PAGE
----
Nobody likes negative feedback. Even if you mask it as “constructive criticism,” it still stings. In promotions, it’s not uncommon to receive a negative response from an editor – some of the worst I’ve received is a simple, “No.” However, what you might not realize is that a negative response isn’t a dead end – it’s an opportunity to continue a conversation with the editor. They’ve opened the door to build a relationship and earn future placements, but the trick is how to get there.
The best response should sound like the beginning of a natural conversation – you want an editor to know that you’re interested in their feedback and are willing to listen to what they have to say. You want to come across as genuine if you want to get the very best feedback from them.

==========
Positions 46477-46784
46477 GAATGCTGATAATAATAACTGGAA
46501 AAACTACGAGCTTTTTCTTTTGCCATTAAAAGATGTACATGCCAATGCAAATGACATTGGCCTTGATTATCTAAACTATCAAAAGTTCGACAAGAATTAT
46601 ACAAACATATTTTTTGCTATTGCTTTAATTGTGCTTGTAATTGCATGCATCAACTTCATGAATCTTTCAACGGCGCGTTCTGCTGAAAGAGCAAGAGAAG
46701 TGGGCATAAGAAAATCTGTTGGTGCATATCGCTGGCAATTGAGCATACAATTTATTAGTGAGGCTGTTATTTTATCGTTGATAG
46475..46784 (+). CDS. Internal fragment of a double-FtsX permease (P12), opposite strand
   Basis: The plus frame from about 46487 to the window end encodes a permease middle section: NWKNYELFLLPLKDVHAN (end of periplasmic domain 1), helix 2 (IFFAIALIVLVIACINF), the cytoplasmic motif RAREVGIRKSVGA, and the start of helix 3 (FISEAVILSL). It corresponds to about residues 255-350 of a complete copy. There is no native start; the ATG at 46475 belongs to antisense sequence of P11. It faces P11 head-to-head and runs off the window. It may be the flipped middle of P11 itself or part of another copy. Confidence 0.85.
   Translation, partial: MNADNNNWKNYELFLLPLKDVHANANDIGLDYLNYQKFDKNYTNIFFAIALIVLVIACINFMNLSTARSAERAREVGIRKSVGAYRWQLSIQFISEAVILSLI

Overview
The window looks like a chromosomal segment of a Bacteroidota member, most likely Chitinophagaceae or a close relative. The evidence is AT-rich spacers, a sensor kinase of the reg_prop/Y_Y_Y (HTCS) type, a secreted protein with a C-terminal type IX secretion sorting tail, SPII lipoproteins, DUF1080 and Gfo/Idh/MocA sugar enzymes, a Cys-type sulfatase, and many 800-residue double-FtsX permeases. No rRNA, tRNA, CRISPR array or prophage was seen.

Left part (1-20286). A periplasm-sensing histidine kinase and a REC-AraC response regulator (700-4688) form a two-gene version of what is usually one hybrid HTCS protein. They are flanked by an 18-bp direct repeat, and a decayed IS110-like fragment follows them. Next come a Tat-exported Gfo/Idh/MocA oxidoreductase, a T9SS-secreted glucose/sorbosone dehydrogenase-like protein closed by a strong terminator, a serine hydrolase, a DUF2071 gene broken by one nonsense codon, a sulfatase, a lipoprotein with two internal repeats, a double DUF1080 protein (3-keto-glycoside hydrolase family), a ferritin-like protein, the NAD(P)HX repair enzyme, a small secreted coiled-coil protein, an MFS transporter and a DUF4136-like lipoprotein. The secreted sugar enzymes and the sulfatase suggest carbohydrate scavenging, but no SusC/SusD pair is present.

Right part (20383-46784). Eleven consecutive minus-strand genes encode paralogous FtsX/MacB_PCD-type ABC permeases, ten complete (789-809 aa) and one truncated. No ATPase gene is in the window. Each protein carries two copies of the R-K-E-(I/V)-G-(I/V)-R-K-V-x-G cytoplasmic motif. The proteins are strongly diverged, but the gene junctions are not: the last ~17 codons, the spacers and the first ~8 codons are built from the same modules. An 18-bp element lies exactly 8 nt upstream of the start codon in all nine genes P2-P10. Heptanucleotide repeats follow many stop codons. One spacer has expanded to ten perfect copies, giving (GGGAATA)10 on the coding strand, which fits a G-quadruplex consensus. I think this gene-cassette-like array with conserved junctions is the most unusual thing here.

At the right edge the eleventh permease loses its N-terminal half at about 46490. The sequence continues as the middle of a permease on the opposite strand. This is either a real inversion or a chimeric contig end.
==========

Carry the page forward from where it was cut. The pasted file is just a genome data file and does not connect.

Here, we’ll walk you through seven practices that can improve your ROI for negative pitch replies, increasing the likelihood of future coverage and a mutually beneficial relationship with an editor.
A successful content marketing campaign can be broken down into three main stages: ideation, production, and promotion. To maximize your efforts, all three should build off each other by focusing on one common goal—creating content that will inspire your audience and compel them to share.
Here we’ll walk you through the questions you need to ask yourself during the three phases in order to produce a campaign that will reach high levels of social traction.
Why do publishers pick some pitches over others? Basic psychology may play a bigger role than you think.